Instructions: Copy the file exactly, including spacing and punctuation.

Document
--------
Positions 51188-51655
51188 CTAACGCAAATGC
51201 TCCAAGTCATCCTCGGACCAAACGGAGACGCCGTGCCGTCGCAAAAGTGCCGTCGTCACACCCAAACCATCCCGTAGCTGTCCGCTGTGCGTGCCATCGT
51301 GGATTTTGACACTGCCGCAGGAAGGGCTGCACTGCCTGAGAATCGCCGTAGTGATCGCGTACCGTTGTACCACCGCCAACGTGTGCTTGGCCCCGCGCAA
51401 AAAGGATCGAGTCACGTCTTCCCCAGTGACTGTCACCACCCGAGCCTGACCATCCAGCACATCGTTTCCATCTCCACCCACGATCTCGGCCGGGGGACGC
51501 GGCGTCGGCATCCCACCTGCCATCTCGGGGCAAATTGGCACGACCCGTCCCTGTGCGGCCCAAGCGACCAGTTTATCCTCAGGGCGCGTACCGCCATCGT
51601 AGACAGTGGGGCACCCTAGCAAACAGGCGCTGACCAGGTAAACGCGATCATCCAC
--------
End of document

Positions 51188-51655
51188 CTAACGCAAATGC
51201 TCCAAGTCATCCTCGGACCAAACGGAGACGCCGTGCCGTCGCAAAAGTGCCGTCGTCACACCCAAACCATCCCGTAGCTGTCCGCTGTGCGTGCCATCGT
51301 GGATTTTGACACTGCCGCAGGAAGGGCTGCACTGCCTGAGAATCGCCGTAGTGATCGCGTACCGTTGTACCACCGCCAACGTGTGCTTGGCCCCGCGCAA
51401 AAAGGATCGAGTCACGTCTTCCCCAGTGACTGTCACCACCCGAGCCTGACCATCCAGCACATCGTTTCCATCTCCACCCACGATCTCGGCCGGGGGACGC
51501 GGCGTCGGCATCCCACCTGCCATCTCGGGGCAAATTGGCACGACCCGTCCCTGTGCGGCCCAAGCGACCAGTTTATCCTCAGGGCGCGTACCGCCATCGT
51601 AGACAGTGGGGCACCCTAGCAAACAGGCGCTGACCAGGTAAACGCGATCATCCAC